Ariel Zucker, MA, is a clinical extern in the Autism Center at the Child Mind Institute. She is a fifth-year doctoral candidate in the clinical psychology program at Queens College, The Graduate Center, CUNY. She has experience providing neuropsychological evaluations and individual and group therapy to children, adolescents, and adults with a wide variety of diagnoses and stressors, including autism spectrum disorder and other neurodevelopmental disorders. Additionally, Ms. Zucker has extensive experience working closely and collaboratively with parents in the form of parent training. Her doctoral research examines autistic traits in children with the fragile X premutation.
Ms. Zucker has previously held externship positions at the Child and Adolescent Outpatient Department at NYC Health + Hospitals/Queens, the Inpatient Co-Management Unit for Psychiatric and Medical Diagnoses at NYC Health + Hospitals/Queens, and at the Queens College Psychological Center. Ms. Zucker has also worked as a research associate in the Autism Center at the Child Mind Institute, where she supported Dr. Adriana Di Martino’s research investigating the neurobiological underpinnings of social communicative impairments in children with ADHD and ASD. Additionally, Ms. Zucker has worked as a clinical team leader in the ADHD and Behavior Disorders Center Summer Program at the Child Mind Institute, where she led a group within an intensive summer therapeutic program for children with attention and behavior disorders.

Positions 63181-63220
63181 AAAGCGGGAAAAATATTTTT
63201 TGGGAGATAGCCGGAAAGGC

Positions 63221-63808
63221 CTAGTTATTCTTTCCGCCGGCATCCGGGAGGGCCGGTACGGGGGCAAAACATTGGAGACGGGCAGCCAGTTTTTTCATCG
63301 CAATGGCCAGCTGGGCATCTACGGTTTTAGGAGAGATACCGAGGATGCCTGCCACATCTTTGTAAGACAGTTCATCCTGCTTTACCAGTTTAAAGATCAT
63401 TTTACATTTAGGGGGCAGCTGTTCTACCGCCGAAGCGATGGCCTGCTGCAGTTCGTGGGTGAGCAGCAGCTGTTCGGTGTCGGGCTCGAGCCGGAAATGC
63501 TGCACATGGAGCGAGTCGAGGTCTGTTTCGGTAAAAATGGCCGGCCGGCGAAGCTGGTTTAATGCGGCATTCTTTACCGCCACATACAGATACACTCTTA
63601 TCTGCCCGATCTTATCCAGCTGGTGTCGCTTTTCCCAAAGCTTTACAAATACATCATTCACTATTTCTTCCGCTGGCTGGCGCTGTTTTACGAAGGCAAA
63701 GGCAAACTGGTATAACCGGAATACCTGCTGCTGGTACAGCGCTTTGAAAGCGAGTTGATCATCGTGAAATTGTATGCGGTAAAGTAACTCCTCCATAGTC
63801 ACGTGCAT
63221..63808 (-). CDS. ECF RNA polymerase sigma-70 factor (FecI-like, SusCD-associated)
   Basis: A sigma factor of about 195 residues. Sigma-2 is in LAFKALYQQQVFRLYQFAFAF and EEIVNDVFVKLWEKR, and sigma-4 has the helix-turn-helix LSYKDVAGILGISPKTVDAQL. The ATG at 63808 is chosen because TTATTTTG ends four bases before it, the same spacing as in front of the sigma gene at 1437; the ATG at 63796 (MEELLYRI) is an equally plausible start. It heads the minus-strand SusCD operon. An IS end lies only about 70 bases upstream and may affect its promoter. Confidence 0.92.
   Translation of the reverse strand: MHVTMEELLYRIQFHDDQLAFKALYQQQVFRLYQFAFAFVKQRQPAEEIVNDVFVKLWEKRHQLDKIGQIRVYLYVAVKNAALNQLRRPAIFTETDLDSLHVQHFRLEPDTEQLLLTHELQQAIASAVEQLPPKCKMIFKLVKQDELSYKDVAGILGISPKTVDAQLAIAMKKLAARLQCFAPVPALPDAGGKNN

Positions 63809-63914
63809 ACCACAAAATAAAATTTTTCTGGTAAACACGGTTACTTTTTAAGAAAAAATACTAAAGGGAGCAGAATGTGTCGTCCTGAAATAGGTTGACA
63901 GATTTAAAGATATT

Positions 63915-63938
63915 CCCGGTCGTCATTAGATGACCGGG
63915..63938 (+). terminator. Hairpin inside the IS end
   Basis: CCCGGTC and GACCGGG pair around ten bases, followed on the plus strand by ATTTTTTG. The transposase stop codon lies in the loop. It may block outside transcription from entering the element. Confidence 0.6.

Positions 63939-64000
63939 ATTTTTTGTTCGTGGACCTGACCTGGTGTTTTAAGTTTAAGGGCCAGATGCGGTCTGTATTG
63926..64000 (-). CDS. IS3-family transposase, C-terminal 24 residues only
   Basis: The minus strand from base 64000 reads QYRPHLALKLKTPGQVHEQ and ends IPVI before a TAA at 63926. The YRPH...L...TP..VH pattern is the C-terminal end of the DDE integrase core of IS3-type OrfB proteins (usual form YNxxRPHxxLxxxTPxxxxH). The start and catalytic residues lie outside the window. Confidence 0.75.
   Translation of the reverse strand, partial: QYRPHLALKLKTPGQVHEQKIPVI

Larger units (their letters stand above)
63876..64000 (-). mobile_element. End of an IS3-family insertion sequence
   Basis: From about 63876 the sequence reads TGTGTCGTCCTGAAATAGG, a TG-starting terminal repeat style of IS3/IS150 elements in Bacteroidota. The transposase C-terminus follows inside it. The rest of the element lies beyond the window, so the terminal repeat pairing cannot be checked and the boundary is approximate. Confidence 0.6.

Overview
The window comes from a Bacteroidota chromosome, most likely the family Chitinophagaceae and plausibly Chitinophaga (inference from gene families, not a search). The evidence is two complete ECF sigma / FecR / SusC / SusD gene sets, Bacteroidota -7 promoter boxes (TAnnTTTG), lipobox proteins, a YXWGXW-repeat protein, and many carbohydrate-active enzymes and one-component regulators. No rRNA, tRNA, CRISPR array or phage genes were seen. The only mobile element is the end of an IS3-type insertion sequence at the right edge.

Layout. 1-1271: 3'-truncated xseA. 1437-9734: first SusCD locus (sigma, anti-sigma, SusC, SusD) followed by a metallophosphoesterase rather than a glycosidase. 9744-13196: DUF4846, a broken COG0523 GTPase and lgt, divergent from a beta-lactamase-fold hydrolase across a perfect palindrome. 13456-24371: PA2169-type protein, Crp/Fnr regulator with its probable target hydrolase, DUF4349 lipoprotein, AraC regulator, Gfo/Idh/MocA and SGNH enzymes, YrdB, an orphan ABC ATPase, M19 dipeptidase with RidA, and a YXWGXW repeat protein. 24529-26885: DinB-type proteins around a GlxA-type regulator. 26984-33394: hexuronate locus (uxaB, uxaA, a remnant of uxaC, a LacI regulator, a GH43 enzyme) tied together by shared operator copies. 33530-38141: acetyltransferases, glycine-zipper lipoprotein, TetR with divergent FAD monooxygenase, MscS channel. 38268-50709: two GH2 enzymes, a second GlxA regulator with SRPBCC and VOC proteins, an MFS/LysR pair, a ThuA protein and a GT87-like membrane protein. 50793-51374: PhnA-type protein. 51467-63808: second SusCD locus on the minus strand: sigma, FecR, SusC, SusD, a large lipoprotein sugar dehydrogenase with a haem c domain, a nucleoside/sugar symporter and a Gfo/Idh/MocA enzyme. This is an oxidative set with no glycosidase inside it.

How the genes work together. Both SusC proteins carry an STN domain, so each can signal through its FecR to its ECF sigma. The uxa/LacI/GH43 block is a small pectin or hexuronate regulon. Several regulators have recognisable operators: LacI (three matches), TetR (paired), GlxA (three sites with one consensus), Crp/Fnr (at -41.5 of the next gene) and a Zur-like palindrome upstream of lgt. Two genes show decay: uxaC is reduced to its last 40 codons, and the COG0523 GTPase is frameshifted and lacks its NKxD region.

- Clinical Extern, Child and Adolescent Outpatient Department, NYC Health + Hospitals/Queens, Queens, NY
- Clinical Extern, Inpatient Co-Management Unit for Psychiatric and Medical Diagnoses, NYC Health + Hospitals/Queens, Queens, NY
- Clinical Extern, Queens College Psychological Center, Queens, NY
- PhD (expected 2024), Clinical Psychology, Queens College/The Graduate Center, City University of New York
- MA, Behavioral Neuroscience, Queens College/The Graduate Center, City University of New York
- BS, Neuroscience, Muhlenberg College